The change will apply to both chip-and-signature credit and debit cards, and contactless payment solutions like Apple Pay when linked to a Visa credit or debit card. The change is designed to allow for a more consistent, streamlined, and quicker checkout experience for both merchants and cardholders.
For years, customers have been required to sign the receipt when making a purchase to verify they own the debit or credit card they are attempting to use. A cashier is supposed to match the signature on the receipt against the one on the back of the card, but in reality, this process is often skipped nowadays.
Currently, even when using Apple Pay, a signature can be required on occasion for purchases over $25 made with a Visa card in the United States. But with EMV technology and other modern safeguards, Visa is now moving to fully eliminate this requirement, in line with Mastercard, American Express, and Discover.
The signature requirement is already much less common in Canada, where customers insert their chip card into a payment terminal and verify ownership by entering a four-digit PIN. You also can’t use contactless payments for transactions over $100 in Canada (update: excluding American Express — thanks Gary Ng!)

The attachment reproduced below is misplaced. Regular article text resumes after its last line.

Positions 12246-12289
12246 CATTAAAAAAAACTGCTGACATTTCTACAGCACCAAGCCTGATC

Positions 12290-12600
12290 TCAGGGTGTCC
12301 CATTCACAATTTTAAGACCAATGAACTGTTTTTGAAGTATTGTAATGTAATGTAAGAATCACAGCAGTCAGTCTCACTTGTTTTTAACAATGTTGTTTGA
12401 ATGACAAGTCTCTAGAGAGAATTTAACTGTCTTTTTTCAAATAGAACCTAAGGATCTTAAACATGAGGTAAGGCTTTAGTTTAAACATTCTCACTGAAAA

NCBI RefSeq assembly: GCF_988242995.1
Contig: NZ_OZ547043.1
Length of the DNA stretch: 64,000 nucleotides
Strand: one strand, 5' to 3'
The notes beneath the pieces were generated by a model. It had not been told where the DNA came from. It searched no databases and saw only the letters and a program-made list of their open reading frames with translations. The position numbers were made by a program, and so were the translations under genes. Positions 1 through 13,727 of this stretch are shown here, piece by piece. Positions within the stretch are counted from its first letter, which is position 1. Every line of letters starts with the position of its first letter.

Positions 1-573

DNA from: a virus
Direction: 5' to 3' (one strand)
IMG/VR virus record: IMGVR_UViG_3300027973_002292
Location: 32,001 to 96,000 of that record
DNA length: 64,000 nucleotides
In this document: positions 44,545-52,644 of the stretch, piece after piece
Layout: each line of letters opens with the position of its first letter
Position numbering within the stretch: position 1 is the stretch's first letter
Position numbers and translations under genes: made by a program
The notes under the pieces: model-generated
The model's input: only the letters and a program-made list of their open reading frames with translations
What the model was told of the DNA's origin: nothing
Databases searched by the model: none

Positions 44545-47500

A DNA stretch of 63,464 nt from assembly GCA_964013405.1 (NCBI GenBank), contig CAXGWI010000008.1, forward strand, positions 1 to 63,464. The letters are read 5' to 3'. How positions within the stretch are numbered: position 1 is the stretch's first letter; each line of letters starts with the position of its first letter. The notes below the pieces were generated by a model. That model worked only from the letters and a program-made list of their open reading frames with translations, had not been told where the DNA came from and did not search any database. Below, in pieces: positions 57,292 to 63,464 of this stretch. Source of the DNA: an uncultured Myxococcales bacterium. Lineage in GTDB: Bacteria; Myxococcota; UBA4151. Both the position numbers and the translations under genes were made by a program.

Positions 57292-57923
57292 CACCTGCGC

Visa says its partners have deployed EMV-chip enabled readers at more than 2.5 million locations around the world. Less than two years since the technology launched in the United States, counterfeit fraud declined 66 percent at EMV-chip enabled merchants, according to the company.
Merchants will remain able to collect signatures if required to do so by an applicable law in a particular jurisdiction.